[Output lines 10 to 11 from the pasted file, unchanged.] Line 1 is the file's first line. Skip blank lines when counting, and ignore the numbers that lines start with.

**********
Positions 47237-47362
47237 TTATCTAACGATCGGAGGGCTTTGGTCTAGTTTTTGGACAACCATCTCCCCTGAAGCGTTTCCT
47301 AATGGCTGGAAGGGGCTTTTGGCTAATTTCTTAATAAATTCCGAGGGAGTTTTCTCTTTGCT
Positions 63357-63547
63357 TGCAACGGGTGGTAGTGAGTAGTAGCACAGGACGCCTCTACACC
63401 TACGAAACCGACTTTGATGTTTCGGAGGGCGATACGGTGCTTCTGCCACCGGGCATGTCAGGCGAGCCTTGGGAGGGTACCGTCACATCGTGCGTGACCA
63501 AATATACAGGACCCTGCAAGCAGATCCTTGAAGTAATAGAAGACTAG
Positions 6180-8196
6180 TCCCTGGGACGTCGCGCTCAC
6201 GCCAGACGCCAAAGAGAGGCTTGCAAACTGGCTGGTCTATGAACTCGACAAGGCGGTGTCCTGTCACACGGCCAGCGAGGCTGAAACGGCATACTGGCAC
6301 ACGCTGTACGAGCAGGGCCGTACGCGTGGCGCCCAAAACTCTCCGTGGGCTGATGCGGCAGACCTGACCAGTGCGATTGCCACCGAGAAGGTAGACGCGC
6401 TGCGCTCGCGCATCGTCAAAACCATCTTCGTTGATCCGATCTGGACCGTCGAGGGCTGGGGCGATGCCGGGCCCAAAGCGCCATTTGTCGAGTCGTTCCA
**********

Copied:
6201 GCCAGACGCCAAAGAGAGGCTTGCAAACTGGCTGGTCTATGAACTCGACAAGGCGGTGTCCTGTCACACGGCCAGCGAGGCTGAAACGGCATACTGGCAC
6301 ACGCTGTACGAGCAGGGCCGTACGCGTGGCGCCCAAAACTCTCCGTGGGCTGATGCGGCAGACCTGACCAGTGCGATTGCCACCGAGAAGGTAGACGCGC